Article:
Depression Peters out.
There are no coastal watches or warnings in effect.
SURF: Swells generated by Peter will affect the Virgin Islands, Puerto Rico, Hispaniola, and portions of the Bahamas during the next day or so. These swells could cause life threatening surf and rip current conditions. Please consult products from your local weather office.
At 1100 PM AST (0300 UTC), the remnants of Peter were located near latitude 22.1 North, longitude 67.0 West. The remnants are moving toward the north northwest near 5 mph (7 km/h). The remnants are expected to move generally northward over the next couple of days. Maximum sustained winds are near 30 mph (45 km/h) with higher gusts. Gradual weakening is forecast over the next couple of days. The estimated minimum central pressure is 1008 mb (29.77 inches).
Although a low-level swirl can still be seen in infrared satellite imagery, this feature has continued to lose definition. A recently arriving partial ASCAT-A overpass shows that the circulation has become more elongated, and Peter lacks a well-defined center. In addition, the system has not produced any organized deep convection in quite some time. The cloudiness and convective activity that has been occuring over the western Atlantic has been located along a trough axis well northeast of the decaying circulation center. As a result, Peter no longer meets the definition of a tropical cyclone, and this will be the final NHC advisory on this system. The initial intensity is set at 25 kt in accordance with the ASCAT data. The remnants of Peter are expected to remain within an area of strong upper-level westerly winds, and further weakening should occur over the next day or two.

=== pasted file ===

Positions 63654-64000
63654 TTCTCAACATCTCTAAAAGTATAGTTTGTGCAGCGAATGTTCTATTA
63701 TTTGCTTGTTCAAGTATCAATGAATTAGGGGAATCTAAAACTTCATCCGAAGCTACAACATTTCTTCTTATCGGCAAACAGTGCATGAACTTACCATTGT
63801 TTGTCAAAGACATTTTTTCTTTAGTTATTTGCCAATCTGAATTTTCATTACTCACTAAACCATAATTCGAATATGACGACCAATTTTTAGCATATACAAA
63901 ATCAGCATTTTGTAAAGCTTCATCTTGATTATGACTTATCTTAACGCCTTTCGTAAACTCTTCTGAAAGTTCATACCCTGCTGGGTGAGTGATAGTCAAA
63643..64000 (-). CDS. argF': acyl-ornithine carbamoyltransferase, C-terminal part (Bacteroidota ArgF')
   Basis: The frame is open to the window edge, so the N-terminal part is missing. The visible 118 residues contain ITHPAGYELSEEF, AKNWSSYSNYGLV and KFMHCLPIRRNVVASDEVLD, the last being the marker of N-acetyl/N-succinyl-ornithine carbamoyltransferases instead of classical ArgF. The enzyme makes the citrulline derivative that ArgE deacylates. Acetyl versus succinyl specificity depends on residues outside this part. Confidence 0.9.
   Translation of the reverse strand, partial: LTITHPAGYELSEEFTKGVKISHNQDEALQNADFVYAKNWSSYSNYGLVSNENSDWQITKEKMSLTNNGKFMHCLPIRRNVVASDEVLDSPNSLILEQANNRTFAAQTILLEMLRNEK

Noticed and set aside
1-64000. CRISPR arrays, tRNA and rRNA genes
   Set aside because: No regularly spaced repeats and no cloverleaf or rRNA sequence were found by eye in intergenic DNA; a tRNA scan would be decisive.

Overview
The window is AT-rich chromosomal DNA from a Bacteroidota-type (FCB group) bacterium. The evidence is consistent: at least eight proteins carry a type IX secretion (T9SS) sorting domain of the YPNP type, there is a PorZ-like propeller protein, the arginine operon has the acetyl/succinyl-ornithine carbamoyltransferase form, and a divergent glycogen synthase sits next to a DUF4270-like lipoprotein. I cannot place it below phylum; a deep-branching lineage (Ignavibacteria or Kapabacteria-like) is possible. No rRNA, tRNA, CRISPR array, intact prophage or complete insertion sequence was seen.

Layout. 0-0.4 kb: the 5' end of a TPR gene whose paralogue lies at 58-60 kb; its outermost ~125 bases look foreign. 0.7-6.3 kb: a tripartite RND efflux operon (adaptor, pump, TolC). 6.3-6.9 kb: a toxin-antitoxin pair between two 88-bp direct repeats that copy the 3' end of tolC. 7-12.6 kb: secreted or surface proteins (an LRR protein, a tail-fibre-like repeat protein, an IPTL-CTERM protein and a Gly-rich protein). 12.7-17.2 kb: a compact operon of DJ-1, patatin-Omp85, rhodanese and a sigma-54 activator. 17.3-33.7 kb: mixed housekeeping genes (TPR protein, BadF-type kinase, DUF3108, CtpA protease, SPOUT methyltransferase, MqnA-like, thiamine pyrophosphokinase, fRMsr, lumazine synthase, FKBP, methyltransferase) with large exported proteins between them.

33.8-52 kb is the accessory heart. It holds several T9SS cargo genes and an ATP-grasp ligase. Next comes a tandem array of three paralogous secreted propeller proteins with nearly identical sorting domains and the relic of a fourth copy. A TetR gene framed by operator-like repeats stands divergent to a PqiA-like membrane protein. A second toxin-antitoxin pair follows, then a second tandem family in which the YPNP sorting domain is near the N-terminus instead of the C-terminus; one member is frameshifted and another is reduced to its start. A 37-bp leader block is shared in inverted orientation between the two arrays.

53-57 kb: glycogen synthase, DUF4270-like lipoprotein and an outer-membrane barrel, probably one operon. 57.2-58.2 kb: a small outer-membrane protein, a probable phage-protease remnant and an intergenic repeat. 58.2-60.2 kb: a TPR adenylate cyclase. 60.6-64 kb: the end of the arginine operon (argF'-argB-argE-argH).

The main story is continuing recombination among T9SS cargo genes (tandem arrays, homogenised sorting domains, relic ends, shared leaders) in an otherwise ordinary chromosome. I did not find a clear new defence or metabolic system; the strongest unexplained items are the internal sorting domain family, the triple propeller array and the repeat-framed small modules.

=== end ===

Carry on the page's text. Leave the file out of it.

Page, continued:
The system has been moving slowly north-northwestward or 335/4 kt. A weakness in the low-level ridge should allow the remnants to turn northward tomorrow, and this general motion should continue through the end of the week.
This is the last NHC advisory on this system. Additional information on the remnants of Peter can be found in High Seas Forecasts issued by the National Weather Service, under AWIPS header NFDHSFAT1, WMO header FZNT01 KWBC, and online at ocean.weather.gov/shtml/NFDHSFAT1.php
Partners of the Florida Public Radio Emergency Network include: Florida's Division of Emergency Management, WDNA (Miami), WFIT (Melbourne), WMFE (Orlando), WFSU (Tallahassee), WGCU (Fort Myers), WJCT (Jacksonville), WKGC (Panama City), WLRN (Miami), WMNF (Tampa-Sarasota), WQCS (Fort Pierce), WUFT (Gainesville-Ocala), WUSF (Tampa), WUWF (Pensacola) and Florida Public Media.
1885 Stadium Road
PO Box 118400
Gainesville, FL 32611